She has been supporting this program with her own resources – money earned from cleaning toilets – to help women deal with trauma and addiction. I hadn’t realized until this week that when CDCR says that it approves a program, there are no resources attached to the project and so the women who develop these great programs that work – they have to volunteer or give their programs over to people who develop self-help programs and sell them to CDCR, then look for prisoners to fill the seats. It is not about rehabilitation. If it were, the programs developed from the inside out would be supported by the institution, which in its current structure can do nothing except allow the prisoners space and time – that’s all.
Then there is Georgia Horton, who started a program seven years ago, “Girl Friend, What Happened? a course designed to ask women to look into their journey of life and ask themselves, ‘How have I arrived at the place I am now? What happened for me to get here?’”
Georgia has refused to give her program away to interlopers, so I am going to sponsor her and look to in-kind support from organizations that have similar missions, like California Coalition for Women Prisoners, Legal Services for Prisoners with Children, All of Us or None, Critical Resistance, Prison Focus, Justice Now and others. Georgia needs stationary, pencils and pens, journals for the women. Each session is six weeks and she has about 120 women go through her program every 13 weeks. If anyone would like to sponsor this program, visit one of the weekly sessions, send resources, write Georgia Horton, W-33911, CCWF, 23370 Road 22, P.O. Box 1501, Chowchilla, CA 93610-1501.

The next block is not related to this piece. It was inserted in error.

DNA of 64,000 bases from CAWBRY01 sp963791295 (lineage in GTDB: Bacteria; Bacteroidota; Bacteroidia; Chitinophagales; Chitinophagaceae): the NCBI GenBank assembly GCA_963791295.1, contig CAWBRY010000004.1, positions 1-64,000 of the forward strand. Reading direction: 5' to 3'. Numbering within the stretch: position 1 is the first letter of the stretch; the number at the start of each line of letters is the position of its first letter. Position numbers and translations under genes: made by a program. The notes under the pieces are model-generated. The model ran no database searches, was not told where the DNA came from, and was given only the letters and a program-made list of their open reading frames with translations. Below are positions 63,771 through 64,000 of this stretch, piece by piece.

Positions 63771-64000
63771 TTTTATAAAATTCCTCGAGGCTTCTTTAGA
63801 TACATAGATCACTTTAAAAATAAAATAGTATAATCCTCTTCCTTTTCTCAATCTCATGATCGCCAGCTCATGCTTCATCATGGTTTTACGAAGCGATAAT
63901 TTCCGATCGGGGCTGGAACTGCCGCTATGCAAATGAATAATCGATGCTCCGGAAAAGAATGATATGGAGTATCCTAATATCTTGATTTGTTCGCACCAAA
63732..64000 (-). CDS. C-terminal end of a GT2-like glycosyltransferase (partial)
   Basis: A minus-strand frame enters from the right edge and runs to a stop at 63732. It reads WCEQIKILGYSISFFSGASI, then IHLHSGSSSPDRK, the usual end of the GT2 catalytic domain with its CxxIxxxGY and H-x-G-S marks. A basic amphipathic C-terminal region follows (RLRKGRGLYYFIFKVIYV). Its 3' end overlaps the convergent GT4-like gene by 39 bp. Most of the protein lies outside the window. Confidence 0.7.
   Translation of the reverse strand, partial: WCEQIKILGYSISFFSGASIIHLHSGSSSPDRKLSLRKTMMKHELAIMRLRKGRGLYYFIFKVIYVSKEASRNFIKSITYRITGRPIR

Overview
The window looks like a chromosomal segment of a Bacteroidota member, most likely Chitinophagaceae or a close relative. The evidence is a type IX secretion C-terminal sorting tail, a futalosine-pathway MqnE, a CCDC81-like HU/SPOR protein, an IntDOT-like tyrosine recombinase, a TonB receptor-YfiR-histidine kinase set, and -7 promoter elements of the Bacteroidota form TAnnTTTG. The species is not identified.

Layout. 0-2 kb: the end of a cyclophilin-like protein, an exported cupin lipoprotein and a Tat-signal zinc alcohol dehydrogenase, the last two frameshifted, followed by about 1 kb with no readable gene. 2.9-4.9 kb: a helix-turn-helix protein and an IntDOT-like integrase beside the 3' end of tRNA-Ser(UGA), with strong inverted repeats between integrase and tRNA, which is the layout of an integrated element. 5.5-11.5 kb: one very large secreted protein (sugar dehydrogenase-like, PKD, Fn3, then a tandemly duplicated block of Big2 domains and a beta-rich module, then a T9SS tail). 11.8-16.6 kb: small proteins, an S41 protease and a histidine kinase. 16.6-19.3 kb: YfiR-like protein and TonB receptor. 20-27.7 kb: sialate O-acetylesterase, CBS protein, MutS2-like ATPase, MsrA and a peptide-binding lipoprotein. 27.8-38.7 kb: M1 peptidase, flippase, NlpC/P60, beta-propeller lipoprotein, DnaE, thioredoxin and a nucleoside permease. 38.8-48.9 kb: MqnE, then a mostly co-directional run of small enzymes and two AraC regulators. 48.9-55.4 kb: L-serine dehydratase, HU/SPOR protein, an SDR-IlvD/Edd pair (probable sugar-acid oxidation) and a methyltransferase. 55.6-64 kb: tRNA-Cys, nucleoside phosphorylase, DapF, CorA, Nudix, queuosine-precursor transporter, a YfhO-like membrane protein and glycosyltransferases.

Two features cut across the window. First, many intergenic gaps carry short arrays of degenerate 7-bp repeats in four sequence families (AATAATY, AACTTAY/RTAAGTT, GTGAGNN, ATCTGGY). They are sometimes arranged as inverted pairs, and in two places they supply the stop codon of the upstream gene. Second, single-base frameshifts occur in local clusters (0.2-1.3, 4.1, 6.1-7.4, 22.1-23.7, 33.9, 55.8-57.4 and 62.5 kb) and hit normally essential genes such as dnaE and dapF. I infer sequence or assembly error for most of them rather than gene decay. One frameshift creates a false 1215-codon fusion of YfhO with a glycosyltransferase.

Bay View Arts Editor Wanda Sabir can be reached at firstname.lastname@example.org. Visit her website at www.wandaspicks.com throughout the month for updates to Wanda’s Picks, her blog, photos and Wanda’s Picks Radio. Her shows are streamed live Wednesdays at 6-7 a.m. and Fridays at 8-10 a.m., can be heard by phone at (347) 237-4610 and are archived on the Afrikan Sistahs’ Media Network.